At age 14, I (finally) hit puberty and, like all teenagers, was curious about my changing body — especially my genitals. So I jumped onto Google to see what a “normal” vagina looked like. There I found articles like “The 5 Different Types of Labia”, which suggested getting a hand-held mirror, squatting down and getting to know what kind of labia I had. Of course, I immediately grabbed a compact mirror from the bathroom and locked the door. Squatting down with my undies around my ankles, mirror in hand, I studied myself briefly, then swallowed shame and disgust as I shoved the mirror back into the drawer.
I’d never watched porn so I’d never really seen another vagina, but I knew enough to know that my genitals weren’t “perfect”. The boys in my year would make jokes about girls with “outie” labia. This toxic mindset, both from our peers and from the media, is problematic on so many levels. Not least because of the pressure it puts on young women.
Labiaplasties are the world’s fastest-growing cosmetic surgery trend, according to a 2017 study by the International Society of Aesthetic Plastic Surgery. A labiaplasty is the reduction or reshaping of the labia minora, or inner lips of the vulva. Many experts point out that while some women do opt for the surgery because it affects their everyday lives, many have perfectly healthy labia.
In a 2016 Australian study, almost three-quarters of the women surveyed reported their labia’s appearance as their main reason for wanting a labiaplasty. They wanted to achieve that neat, Barbie-like or “porn pussy” appearance. Research in the same year found that Medicare labiaplasty claims more than doubled in the decade between 2003-2013.
So where does this need for a designer vagina come from? In a TedX talk from 2018, Dr Gemma Sharp notes that talking about vaginas is where we, as a society, really struggle. And because of this, “many girls and women have fundamental misunderstandings about their own genital appearance”.
The way we talk about vaginas and vulvas matters. From a young age, many girls and women are taught to use euphemisms like “lady garden”, “girly bits” or “down there” (not to mention other more disgusting variants). So how are we meant to talk and learn about our vaginas and vulva when it is constantly reinforced that although this is a private part of ourselves that needs to remain unspoken, unseen and untouched, our genitals still need to look pretty?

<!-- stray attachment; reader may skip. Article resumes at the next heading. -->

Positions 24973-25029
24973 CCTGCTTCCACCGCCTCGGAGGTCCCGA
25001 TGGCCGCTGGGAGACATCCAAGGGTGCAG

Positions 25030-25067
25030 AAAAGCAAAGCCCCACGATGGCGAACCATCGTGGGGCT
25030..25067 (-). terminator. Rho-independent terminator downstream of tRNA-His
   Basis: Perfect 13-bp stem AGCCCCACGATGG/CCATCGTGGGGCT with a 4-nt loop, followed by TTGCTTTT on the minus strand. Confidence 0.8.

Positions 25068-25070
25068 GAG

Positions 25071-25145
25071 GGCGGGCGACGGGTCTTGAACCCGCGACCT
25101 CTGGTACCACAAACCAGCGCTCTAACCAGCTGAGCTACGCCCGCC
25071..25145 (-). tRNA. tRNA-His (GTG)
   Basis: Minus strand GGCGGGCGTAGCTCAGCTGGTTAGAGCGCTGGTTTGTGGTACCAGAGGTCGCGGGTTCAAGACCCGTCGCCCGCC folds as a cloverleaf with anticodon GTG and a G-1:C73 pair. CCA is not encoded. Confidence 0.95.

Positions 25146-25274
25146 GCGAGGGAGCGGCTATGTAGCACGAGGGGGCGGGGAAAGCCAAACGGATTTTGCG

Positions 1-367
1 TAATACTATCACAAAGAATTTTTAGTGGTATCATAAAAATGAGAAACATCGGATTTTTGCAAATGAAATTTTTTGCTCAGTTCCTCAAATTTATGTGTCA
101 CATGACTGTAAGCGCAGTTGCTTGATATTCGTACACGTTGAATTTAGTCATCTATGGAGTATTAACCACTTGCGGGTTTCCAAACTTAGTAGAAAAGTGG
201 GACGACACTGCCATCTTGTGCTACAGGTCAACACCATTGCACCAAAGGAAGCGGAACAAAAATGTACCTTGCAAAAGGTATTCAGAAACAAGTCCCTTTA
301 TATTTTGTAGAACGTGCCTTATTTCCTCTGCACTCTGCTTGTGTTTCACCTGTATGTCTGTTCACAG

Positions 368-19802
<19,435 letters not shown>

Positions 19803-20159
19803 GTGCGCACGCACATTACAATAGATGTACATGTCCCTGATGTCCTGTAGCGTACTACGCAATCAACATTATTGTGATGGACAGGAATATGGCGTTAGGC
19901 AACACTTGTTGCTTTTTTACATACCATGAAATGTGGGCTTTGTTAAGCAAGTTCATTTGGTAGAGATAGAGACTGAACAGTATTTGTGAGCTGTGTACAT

Just as self-care has become a money-making buzz word for the beauty industry (think beauty face masks, $200 candles and expensive 10-step skincare routines), investing in your vagina has become somewhat of a trend in the world of wellness — and it’s called “V-Care”.
There are vulva facials and microneedling that promise to make over and rejuvenate your genitals; jade yoni eggs to strengthen your vaginal muscles and enhance sexual and feminine energy; and vaginal steaming to cleanse your uterus, help with irregular periods and boost fertility. Sound too good to be true? That’s because they probably are. As obstetrician-gynaecologist Dr Jen Gunter writes in her book The Vagina Bible, vaginas are a “self-cleaning oven” and the wellness products we’re being sold are marketed to us “based on the idea that there are ‘toxins’ or ‘impurities’ to remove”.
“Honestly, in my personal and professional opinion this [vaginal wellness trends] is merely another gimmick for money making,” says holistic sexologist Cheryl Fagan. “From a sexologist perspective, I want people to learn to love their bodies (show kindness and compassion) just as they are and to question the system (cough… misogyny) that is telling us we ‘need’ these sorts of things. You’ll love your vulva when you get comfortable with it and know how to give it pleasure.”